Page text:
My wife and I climbed much of this route in the latter half of 2003. We eventually rappelled into a gully to the right after about 5 very long pitches.

Just curious.

Brutus
By Larry DeAngelo
Administrator
From: Las Vegas, NV
Nov 13, 2008

Brutus-- the history of this route is lost in the mists. I recall having seen a photo of Tom Kaufman on this general line back in the 70s. Like much of what was done back then, the details and memories have faded. But Phil and Jimmy have their own place among the legends of the era, and their story was meaningful, so it seemed appropriate to let their name take official status.
By Bruce Bindner
Nov 13, 2008

Larry --

yup, no worries. The naming seems appropriate, and my wife and I figure any number of folks had wandered up there before us as well.

Brutus
By Ron Graham
Feb 26, 2009
rating: 5.7 5a 15 V+ 13 MVS 4b

This would be a very good route for an early leader, as it has relatively easy but varied climbing, comfortable belays, and sucks up gear. The terrain offers hand and fist cracks, chimneys, face climbs, and even some slabby sections if you decide to get out of the cracks on the upper pitches. Also, there are a number of relatively low angle cracks beyond the top of pitch 3 that a relatively new leader could use to practice setting up hanging belays. Most of the rock is pretty good, although there are some chossy areas at the top of pitch 1 and on pitch 5 that you need to look out for.

There are a lot of options for getting past the chimney near the end of pitch 1, which makes that an especially fun pitch. I squeezed through the chimney on black varnished holds and pockets that allowed me to place some protection. My partner climbed the features on the face on the left side of the chimney, which had juggy but chossy holds. The right face also offered a lot of holds, but the protection placements were less evident.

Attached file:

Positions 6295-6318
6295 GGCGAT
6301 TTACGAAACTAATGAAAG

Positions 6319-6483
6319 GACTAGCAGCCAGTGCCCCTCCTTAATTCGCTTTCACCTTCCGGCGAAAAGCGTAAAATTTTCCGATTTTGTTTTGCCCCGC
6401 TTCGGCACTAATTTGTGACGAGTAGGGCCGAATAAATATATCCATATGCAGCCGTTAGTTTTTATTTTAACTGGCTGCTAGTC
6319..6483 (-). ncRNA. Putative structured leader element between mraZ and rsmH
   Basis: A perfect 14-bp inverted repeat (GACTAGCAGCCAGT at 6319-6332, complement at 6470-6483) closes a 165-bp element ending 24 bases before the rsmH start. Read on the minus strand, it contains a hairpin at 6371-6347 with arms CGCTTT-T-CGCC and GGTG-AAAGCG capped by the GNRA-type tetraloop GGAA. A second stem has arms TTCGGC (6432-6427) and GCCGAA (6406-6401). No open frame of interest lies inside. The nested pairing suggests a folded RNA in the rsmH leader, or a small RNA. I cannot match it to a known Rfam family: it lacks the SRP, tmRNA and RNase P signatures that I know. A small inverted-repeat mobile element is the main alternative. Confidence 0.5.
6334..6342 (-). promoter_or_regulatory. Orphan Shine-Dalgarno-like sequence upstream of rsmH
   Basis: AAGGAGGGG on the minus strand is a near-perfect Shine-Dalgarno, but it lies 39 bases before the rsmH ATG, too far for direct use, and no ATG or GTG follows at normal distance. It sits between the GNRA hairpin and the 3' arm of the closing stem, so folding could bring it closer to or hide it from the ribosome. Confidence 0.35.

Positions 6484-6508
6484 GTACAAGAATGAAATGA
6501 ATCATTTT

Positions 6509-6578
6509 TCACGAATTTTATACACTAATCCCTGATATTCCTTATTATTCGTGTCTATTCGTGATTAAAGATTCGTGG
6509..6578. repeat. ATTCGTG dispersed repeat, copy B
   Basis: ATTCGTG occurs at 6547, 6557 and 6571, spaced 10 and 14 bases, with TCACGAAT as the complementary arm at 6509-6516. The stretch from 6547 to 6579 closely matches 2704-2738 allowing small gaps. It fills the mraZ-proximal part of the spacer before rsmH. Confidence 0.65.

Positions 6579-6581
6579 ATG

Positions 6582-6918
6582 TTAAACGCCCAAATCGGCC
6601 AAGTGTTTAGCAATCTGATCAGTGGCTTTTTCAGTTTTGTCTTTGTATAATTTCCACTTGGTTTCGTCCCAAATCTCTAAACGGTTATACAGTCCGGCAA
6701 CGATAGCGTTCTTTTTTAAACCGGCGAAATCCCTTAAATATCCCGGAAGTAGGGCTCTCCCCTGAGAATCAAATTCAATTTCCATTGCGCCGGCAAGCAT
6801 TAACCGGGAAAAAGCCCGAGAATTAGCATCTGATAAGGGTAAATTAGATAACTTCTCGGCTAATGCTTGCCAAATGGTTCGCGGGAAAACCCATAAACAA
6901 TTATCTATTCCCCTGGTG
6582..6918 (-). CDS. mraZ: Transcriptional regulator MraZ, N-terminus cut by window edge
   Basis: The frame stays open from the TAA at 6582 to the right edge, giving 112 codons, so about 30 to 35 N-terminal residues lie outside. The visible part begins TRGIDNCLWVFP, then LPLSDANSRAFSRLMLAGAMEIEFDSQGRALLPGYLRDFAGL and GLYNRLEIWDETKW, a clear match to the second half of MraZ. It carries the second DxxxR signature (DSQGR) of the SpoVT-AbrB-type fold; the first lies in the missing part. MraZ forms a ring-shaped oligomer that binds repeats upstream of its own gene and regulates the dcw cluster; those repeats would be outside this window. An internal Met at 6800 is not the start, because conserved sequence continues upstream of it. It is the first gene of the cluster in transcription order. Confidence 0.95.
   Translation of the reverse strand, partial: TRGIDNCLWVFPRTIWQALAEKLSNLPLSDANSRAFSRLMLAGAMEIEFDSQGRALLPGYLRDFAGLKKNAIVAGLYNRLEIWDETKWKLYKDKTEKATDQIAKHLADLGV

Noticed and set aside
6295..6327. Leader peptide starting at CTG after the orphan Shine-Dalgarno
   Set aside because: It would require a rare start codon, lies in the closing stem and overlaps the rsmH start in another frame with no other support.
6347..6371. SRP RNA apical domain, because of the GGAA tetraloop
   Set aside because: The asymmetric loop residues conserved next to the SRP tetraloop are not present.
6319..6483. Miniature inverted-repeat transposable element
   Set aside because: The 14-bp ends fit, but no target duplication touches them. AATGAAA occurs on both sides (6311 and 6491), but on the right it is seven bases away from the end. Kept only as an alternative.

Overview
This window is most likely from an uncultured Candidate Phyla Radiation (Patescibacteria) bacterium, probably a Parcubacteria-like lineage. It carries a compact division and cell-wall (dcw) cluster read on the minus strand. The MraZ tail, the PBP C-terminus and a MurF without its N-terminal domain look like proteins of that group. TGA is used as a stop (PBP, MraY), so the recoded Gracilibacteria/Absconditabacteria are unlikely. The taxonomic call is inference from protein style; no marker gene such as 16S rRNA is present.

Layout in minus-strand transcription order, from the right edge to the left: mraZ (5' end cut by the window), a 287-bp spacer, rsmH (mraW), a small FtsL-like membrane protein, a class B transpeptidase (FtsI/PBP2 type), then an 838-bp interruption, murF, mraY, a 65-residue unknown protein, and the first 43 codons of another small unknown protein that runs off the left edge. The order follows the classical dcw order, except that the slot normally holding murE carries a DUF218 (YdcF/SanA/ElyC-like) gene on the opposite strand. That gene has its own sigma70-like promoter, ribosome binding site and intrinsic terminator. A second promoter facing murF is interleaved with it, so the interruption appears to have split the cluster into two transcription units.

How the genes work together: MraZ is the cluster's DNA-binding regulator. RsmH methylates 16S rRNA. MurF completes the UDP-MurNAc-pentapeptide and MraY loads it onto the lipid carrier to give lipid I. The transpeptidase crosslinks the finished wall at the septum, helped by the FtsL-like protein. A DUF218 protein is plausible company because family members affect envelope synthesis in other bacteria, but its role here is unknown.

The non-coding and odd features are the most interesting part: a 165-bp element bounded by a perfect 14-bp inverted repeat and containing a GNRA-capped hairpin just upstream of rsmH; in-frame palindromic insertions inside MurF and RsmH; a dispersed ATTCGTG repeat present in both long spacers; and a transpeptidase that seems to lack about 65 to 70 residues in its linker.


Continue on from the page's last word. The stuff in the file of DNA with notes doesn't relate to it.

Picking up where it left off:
What I would call the third pitch, which climbs a long crack on a corner, is absolutely the bomb! The pitch has terrific holds, continuous gear options, and links up with small but very sweet fist crack coming up the face. We only wished we could do that pitch again and again!

The anchor at the top of pitch 1 is currently a blue 11 or 12 mm rope slung around a rock protrusion. It would be wise to back this up with some cams in the cracks at the back of the belay cave because there appear to be some growing stress fractures in the protrusion.

Make sure you bring your approach shoes with you on the climb, as the walk off is long and somewhat strenuous. The "three more progressively easier pitches" after pitch 5 are on what I would consider to be Class 3 terrain. My partner and I put away our rope and changed into our approach shoes for the fun scramble off when we reached the big yellow blocks at what we would consider to be the top of pitch 5. Cairns leading left will show you the descent route.
By smassey
From: CO
Mar 24, 2009

If one headed for the obvious black crack above the 3rd class section (not trending left to the "nice finger crack"), they would find that it too goes at 5.7. A bit of slightly fragile face climbing deposits you in a nice finger to hand crack with a little bit of chimneying thrown in for good measure. Continue until you run out of rope with a 60m and build a hanging belay in a nice finger crack (.5, orange and yellow metolius, sm. wire). Run it out off this belay (fragile 5.6 for 25' )to link back with MysterZ. Pretty good.
By Arne Gelfert
Feb 10, 2010

Just wondering if climbing MysterZ provides access to Brownstone Wall ? - Thanks.
By rockratrei
From: Las Vegas, NV
Feb 10, 2010

Great approach climb to the Brownstone Wall !
By Lynn S
Mar 26, 2010
rating: 5.7 5a 15 V+ 13 MVS 4b

Nice route, pretty casual way to approach the Brownstone wall.
By iwaclimber
From: San Pedro
Dec 20, 2010

A fun link is to climbing Olive Oil and then Climb Mister Z.
By Jim D
Apr 10, 2011